For some school districts*, the back-to-school shopping season has arrived. Following a year of mostly remote learning and a resulting stunted 2020 school shopping period, we looked at our data to see if 2021 would be any different. Good news for retailers: a return to in-person classes and some extra cash from the first Child Tax Credit payment shows the retail tide may be turning.
- Child Tax Credit recipients’ spending outgrew non-recipients by 21% in July at back-to-school retailers in early back-to-school states.
- Brick & Mortar back-to-school sales grew 22% from households that received the Child Tax Credit; but it declined 1% for non-recipients.
- Backpacks, Fast Fashion, and Athleisure were major winners of Child Tax Credit dollars
- Spending on Crocs, Hot Topic, Fashion Nova, Dell, and Newegg supercharged among Child Tax Credit recipients.
See Earnest’s prior back-to-school analyses from 2020 (Part One and Part Two) and 2019.
Back to school spending growth from households that received the Child Tax Credit was 21% more than that of non-recipients
Earnest data shows that while all government payouts (stimulus payments and child tax credit) have spurred retail spending growth among recipients, households that received the Child Tax Credit spent a lot more than all other households (the credit reached roughly 70% of all households with children according to reported figures).
During the second and third rounds of stimulus payments, for households that also received the Child Tax Credit, their growth in spending was about 25% more than households that didn’t at popular back-to-school brands. While some of this discrepancy is expected – after all, larger families likely spend more than smaller households – 2021 was unique in just how much more households receiving the credit spent than usual. During the relatively normal 2019 early back-to-school season, for households who received the tax credit, their growth in spending was 5% more than their counterparts; in July 2021, that number was four times as much at 21%.
Child Tax Credit recipients are fueling brick-and-mortar growth
Some good news for brick and mortar establishments: more back-to-school shopping is happening in-store this year. Households receiving the Child Tax Credit spent 22% more in-store this July than two years prior, while households that did not receive the credit spent 1% less, proving that those with kids with some extra government cash may be spearheading the in-store revival.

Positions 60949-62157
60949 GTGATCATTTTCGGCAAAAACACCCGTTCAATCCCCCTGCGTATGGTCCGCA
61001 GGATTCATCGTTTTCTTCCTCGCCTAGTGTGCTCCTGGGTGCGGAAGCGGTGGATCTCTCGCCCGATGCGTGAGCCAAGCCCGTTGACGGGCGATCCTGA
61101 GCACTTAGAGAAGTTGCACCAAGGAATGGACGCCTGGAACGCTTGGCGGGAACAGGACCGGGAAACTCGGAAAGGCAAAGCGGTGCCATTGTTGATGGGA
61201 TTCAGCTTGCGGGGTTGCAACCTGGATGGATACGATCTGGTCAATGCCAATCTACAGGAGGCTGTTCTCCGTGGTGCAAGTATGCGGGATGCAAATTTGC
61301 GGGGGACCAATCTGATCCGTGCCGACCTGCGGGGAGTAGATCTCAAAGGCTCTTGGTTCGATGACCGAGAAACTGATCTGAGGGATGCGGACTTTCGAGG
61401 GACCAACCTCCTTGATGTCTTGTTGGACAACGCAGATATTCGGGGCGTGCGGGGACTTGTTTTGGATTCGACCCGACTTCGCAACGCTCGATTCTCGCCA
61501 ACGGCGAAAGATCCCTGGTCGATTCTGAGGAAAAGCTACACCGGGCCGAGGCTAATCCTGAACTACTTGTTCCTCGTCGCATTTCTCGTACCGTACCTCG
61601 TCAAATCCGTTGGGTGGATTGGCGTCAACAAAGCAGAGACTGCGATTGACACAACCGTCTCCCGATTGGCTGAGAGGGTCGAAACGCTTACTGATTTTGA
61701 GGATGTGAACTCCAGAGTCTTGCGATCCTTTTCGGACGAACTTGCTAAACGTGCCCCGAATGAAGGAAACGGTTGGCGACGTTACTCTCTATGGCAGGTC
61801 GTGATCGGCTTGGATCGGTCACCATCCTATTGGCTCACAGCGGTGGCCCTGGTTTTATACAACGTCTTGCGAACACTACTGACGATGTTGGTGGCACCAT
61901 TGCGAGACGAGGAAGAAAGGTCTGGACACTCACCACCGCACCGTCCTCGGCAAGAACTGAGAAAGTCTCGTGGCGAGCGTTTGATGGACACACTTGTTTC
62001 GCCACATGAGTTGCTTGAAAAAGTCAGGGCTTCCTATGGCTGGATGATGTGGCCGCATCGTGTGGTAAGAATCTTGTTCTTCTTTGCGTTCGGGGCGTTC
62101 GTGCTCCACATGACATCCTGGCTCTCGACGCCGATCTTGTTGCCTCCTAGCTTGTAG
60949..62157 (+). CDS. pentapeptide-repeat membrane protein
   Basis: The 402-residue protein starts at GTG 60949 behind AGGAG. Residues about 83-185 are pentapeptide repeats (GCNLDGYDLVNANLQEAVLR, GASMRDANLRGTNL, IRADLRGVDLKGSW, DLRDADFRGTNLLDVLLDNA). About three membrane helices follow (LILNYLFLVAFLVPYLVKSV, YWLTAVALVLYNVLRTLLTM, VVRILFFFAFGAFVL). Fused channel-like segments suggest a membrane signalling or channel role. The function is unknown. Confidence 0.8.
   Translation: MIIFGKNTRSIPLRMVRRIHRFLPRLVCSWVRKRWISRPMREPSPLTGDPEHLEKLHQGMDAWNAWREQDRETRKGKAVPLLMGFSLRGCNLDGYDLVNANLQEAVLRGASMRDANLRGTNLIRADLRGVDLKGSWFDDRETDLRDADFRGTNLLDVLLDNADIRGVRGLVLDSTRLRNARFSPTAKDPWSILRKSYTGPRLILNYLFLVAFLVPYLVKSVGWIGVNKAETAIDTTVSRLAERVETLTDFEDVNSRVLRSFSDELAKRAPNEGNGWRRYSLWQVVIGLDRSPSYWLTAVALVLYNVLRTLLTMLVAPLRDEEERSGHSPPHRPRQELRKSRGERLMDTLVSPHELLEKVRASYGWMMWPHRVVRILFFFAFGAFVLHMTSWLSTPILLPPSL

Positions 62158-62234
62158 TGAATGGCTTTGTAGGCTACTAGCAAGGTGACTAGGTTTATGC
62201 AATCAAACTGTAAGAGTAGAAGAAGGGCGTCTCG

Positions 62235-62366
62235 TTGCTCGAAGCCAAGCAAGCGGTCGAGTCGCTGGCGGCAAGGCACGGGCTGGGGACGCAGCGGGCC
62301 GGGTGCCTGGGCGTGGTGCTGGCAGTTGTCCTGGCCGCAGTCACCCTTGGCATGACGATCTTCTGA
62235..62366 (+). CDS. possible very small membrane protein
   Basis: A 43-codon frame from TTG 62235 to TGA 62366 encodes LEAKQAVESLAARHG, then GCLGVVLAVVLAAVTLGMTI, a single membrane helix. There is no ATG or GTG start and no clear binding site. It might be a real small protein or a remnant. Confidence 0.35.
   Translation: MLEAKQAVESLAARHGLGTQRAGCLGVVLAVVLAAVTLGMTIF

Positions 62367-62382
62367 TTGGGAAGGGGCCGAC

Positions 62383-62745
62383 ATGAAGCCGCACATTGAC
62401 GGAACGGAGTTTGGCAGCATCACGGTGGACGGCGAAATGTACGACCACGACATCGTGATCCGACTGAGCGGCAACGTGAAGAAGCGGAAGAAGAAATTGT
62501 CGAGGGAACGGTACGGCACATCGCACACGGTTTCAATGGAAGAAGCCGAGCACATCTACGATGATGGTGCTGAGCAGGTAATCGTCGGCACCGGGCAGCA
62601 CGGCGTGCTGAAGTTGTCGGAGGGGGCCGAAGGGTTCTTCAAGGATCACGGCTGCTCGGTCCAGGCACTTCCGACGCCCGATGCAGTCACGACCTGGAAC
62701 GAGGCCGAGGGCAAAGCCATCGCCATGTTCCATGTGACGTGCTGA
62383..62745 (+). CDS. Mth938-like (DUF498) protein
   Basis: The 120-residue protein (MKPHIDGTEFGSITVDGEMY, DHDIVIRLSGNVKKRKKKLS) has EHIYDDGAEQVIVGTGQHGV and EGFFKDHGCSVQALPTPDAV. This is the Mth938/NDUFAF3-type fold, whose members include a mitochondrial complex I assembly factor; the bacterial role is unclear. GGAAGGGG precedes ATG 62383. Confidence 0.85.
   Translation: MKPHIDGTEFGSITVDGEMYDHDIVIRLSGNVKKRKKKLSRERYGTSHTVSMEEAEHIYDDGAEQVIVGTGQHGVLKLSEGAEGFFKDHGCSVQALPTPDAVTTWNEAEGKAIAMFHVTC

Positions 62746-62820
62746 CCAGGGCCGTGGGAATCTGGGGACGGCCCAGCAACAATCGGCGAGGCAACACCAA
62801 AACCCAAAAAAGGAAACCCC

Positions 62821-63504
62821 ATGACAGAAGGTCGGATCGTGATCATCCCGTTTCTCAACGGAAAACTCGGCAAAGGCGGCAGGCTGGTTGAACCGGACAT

Backpacks, Fast Fashion, and Athleisure are winners of Child Tax Credit dollars
For recipients of the Child Tax Credit, backpack sales are a clear leader, with this group’s spending growth being 69% more at retailers like Jansport and Eagle Creek than families that did not receive the credit.
Interestingly, General Electronics and Computers companies like Newegg, Dell, and Best Buy saw close to a 25% increase in growth from recipients, suggesting families are perhaps preparing for the possibility of more remote learning.
Government dollars are paying for…Crocs?
Which back-to-school retailers are seeing the biggest benefit from Child Tax Dollars? Topping the list with a monumental 134% of outperformance across households that got the Child Tax Credit vs. those that didn’t is Gen Z favorite Crocs—perhaps a nod to the clog company’s spike in Jibbitz charms sales and recent celebrity endorsements. Other fast fashion teen favorites Hot Topic and Fashion Nova followed at 82% and 64% outperformance. Given the Delta-driven possibility of remote learning this semester, it’s no surprise that Electronics’ retailers Newegg and Dell also topped the list.
Skechers, Best Buy, H&M, Finish Line, Famous Footwear, and Zappos, even at the relative bottom of this list, each still saw a healthy 20 – 30% of outperformance.
Will the remainder of the back-to-school period mirror these early trends? Will additional Child Tax Credits continue to fuel retail growth, or will a surge in the Delta variant curtail some of retail’s early wins?
Follow Earnest Insights to get the latest trends on the retail environment as we continue to track the consumer economy.
Spending growth throughout this piece refers to spending relative to 2019, i.e. to a more “normal” benchmark for back-to-school spending
This analysis compares spending between recipients of the Child Tax Credit to non-recipients of the credit; but is limited to both cohorts being recipients of the stimulus checks over the past year (this is in order to keep the stimulus variable constant). Non-recipients of the stimulus exhibit much lower spending growth than both of these cohorts.
Back-to-school retailers include those within our Apparel and Department Store categories, as well as within our Book Retailers, Computers and Tablets, E-Books, Education Resources, General Electronics, and Office Supplies subcategories.
*Early Back-to-School States include the East South Central (Alabama, Kentucky, Mississippi, Tennessee), West South Central (Arkansas, Louisiana, Oklahoma, Texas) and Mountain states (Arizona, Colorado, Idaho, Montana, Nevada, New Mexico, Utah, Wyoming). The majority of counties in these states go back to school by the second week of August.